Conquest of the Planet of the Apes Blu-ray, Video Quality
Conquest of the Planet of the Apes features a 1080p, 2.35:1-framed transfer that looks good, but appears less vibrant and rich than its predecessors, perhaps because of the darker nature of the film. The print features speckles over several parts, though they never detract from the image. Grain is retained throughout the feature, sometimes in abundance, though again, never to the detriment of the presentation. Several shots appear a bit soft, and the overall presentation is not quite as sharp and clear as the previous films. Colors are bold, reds perhaps a bit bright, particularly as seen in the uniforms worn by the worker gorillas. Black levels tend to veer towards a very dark shade of gray. Flesh tones remains consistently strong throughout. The image flattens out considerably most of the time, never popping of the screen and offering the high levels of detail as the previous three films. Nevertheless, the transfer looks very good in context, befitting of the Blu-ray monicker, and is another nice looking catalogue release from Fox.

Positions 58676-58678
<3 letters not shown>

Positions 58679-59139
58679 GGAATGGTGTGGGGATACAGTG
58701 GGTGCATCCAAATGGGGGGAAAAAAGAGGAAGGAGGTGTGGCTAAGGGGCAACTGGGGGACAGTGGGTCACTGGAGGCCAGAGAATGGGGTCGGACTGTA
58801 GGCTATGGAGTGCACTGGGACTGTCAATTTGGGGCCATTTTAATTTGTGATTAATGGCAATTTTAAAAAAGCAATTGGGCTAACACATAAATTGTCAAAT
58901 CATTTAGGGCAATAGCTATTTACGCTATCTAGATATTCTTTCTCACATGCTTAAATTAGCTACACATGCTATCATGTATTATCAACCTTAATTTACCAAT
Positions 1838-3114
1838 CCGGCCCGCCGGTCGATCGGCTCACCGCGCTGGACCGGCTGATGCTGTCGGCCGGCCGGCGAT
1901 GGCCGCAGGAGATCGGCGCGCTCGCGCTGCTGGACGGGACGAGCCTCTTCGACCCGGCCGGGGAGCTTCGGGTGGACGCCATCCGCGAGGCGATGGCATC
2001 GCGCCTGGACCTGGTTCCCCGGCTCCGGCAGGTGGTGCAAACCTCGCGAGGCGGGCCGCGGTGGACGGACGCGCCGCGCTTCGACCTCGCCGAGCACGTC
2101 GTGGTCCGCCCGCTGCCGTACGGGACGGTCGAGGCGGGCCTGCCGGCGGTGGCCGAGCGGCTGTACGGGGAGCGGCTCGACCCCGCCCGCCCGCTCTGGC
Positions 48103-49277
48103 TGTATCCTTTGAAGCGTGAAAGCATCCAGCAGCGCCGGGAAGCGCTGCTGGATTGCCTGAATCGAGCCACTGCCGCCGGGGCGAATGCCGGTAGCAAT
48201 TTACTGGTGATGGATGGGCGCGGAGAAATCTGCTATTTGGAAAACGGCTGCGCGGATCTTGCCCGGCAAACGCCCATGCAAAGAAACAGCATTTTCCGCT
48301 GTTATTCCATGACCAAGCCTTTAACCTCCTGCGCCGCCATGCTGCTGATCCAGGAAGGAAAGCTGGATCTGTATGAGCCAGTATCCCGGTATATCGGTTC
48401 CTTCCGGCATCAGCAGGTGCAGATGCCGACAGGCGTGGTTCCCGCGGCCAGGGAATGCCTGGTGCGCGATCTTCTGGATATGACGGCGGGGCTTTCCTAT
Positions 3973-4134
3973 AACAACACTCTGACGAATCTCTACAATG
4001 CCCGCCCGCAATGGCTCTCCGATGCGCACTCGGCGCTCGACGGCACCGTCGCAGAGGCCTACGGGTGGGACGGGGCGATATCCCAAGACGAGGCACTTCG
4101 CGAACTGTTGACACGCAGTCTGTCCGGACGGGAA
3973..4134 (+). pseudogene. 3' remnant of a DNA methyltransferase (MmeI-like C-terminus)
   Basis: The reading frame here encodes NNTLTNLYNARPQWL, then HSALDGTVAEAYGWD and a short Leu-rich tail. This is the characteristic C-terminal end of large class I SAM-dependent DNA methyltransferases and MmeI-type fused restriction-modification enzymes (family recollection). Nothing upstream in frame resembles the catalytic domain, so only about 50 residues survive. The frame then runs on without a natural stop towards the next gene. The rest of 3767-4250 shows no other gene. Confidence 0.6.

Conquest of the Planet of the Apes Blu-ray, Audio Quality
Conquest of the Planet of the Apes, like its predecessors, features a front-heavy and mostly center channel-centric DTS-HD MA 5.1 lossless soundtrack, in addition to the film's original monaural sound mix. Here, a few more effects spread into the front left and right channels than in the previous installments. The soundtrack pours through the center channel with a nice bit of volume and clarity. Dialogue too remains strongly rendered. The rear channels find very minor ambience, such as the various clicking and clanking and noises made by the apes as they prepare for revolt in chapter 13. The shootout sequences later in the film aren't overly spectacular from a sonic perspective, but are about as good as one might expect from a track originally mastered as a mono mix.